In that same therapy session, or in subsequent ones, it may continue like this: the student makes a request with the word “crayon.” The therapist will then repeat the word and bring over the crayon. The therapist will then use the word again, in the same context, reinforcing the meaning and teaching this operant.

 

This said, the individual doesn’t actually have to say the actual word to get what he or she is asking for. For example, if the child simply points to the crayon, the therapist will still bring the crayon to him; the therapist first focuses on teaching the autistic child that communication brings about positive, desirable results (like getting the item he was pointing at). But the therapist doesn’t stop at letting the child simply point; eventually the therapist will help the child toward better communication by saying (or signing, if the child is nonverbal) the word “crayon.” More about  learning verbal communication.

 

The therapist will also eventually ask a series of questions, often made up of easy requests and difficult ones. This is in an effort to teach the autistic child to be successful. It also prevents, or at the very least, reduces frustration and angst on the part of the child. Therapists will often provide a variety of situations and different sets of instructions so that the child never gets bored or disinterested.

 

What is “errorless learning?”

 

Errorless learning is a way of teaching utilized in verbal behavior therapy; it helps teach the child to prevent making mistakes when learning something new. Some children are prone to making mistakes, so giving them the opportunity to make those errors without judgement is a way to minimize or eliminate tantrums, aggression or disappointment, which can all contribute to slow or stunted learning. In addition to preventing mistakes, it provides the child to access and experience reinforcement. 

 

Most of the skills in VBT can be taught using errorless learning techniques, and the therapist will encourage the parents to implement and maintain the skills at home. Using clear examples and setting realistic expectations, the child will have an easier time understanding what they’re being asked to do; providing reinforcements will also help the child feel successful in following instructions well.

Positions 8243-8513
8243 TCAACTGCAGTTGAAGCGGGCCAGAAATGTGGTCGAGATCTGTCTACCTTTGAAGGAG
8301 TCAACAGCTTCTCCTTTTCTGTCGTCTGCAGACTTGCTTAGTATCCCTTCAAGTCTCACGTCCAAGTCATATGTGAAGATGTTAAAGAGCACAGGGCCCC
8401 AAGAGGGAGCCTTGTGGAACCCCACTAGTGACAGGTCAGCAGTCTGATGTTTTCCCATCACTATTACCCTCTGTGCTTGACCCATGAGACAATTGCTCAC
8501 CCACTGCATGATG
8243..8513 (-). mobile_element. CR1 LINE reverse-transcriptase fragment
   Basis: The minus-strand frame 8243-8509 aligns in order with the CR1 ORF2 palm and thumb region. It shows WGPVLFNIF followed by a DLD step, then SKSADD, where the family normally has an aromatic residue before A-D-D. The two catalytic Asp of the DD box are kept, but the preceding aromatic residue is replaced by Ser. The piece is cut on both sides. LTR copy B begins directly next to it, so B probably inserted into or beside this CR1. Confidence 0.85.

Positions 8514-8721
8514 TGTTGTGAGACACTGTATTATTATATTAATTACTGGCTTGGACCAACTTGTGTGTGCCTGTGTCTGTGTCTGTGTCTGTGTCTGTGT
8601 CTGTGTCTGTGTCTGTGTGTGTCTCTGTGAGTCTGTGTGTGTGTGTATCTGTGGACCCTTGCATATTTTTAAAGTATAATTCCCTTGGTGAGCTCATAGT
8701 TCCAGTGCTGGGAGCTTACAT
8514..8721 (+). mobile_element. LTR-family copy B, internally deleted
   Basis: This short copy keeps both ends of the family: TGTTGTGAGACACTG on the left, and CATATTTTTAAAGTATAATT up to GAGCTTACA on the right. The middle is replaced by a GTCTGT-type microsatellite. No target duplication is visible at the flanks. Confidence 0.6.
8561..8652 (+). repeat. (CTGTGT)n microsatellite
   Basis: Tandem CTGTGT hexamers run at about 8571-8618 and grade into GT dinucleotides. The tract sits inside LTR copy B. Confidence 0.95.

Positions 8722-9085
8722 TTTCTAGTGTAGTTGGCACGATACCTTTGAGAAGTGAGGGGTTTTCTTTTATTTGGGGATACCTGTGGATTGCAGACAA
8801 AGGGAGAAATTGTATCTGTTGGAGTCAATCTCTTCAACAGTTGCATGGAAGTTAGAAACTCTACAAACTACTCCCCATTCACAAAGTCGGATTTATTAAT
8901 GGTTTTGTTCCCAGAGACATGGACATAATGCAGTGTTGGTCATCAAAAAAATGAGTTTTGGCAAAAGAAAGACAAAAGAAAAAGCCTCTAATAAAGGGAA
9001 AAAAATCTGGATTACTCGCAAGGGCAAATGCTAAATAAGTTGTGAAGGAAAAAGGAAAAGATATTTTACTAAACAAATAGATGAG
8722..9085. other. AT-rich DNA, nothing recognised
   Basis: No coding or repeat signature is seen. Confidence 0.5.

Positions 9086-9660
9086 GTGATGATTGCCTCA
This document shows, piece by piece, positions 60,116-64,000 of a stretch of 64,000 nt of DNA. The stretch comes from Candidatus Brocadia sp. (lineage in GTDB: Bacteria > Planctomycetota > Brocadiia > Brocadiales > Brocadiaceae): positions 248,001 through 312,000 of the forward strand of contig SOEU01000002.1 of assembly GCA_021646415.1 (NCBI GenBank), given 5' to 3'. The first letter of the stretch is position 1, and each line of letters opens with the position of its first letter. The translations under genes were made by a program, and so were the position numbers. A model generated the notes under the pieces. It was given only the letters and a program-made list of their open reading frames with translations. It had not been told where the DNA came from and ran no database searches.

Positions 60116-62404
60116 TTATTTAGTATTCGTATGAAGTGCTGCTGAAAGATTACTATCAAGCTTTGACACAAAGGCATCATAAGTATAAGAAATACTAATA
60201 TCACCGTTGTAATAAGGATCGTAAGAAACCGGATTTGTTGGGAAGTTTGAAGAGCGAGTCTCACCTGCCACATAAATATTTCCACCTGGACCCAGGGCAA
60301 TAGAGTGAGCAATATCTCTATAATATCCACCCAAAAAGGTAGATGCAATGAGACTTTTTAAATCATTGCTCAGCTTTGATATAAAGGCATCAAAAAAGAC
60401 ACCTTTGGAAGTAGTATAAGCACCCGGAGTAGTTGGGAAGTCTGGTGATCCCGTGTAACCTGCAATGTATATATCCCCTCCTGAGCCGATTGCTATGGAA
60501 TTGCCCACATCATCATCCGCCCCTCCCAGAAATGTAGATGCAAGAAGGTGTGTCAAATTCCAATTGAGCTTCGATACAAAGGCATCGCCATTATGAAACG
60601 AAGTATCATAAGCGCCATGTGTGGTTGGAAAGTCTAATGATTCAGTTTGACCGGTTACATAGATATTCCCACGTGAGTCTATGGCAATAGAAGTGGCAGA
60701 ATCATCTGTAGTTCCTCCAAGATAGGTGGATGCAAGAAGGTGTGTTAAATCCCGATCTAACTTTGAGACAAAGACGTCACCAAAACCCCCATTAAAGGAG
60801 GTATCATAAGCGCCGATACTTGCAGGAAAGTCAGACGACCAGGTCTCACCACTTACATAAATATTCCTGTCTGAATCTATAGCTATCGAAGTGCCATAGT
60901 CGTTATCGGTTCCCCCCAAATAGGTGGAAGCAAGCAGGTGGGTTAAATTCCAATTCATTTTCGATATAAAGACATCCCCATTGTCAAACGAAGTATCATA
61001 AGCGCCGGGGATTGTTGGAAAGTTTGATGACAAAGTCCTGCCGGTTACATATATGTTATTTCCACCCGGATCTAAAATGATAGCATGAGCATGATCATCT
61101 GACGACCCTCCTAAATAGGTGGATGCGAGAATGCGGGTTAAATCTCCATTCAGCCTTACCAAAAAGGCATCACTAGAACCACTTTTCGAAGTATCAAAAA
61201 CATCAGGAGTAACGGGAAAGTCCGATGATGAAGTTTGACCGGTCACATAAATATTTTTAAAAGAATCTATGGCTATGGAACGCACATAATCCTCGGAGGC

Errorless learning may be the right fit for your child if he or she is just beginning to learn how to communicate, or if he or she has a history of difficulty with learning specific types of tasks. It may also be a benefit for the kind of child who has a history of engaging in inappropriate responses.

 

What is a typical verbal behavior therapy session like?

 

Although every session will vary – each child is unique, after all – typically, the teacher, or the therapist, will ask a series of questions. These questions will combine easy requests with more difficult ones, so that the frequency of success rises (and the level of frustration on the part of the child decreases). Usually, the therapist will vary the instructions so that the child is never disinterested.

 

Many programs will require the child comes to therapy one to three hours a week, but sometimes parents and therapists will agree upon more intensive treatment, so the number of hours can increase significantly. The therapist will also instruct and train parents and caregivers to use verbal behavior principles to support the therapy and keep it going at home, which will help the child’s success.


See also if  dialectical behavioral therapy may be right for you.

 

For more information, or to speak with a licensed therapist, visit  www.allianceabatherapy.com today. At Alliance ABA Therapy, we believe in partnership between parents, caregivers and treatment providers, and rely heavily on parental insight and develop plans based on that partnership. We look forward to speaking with you.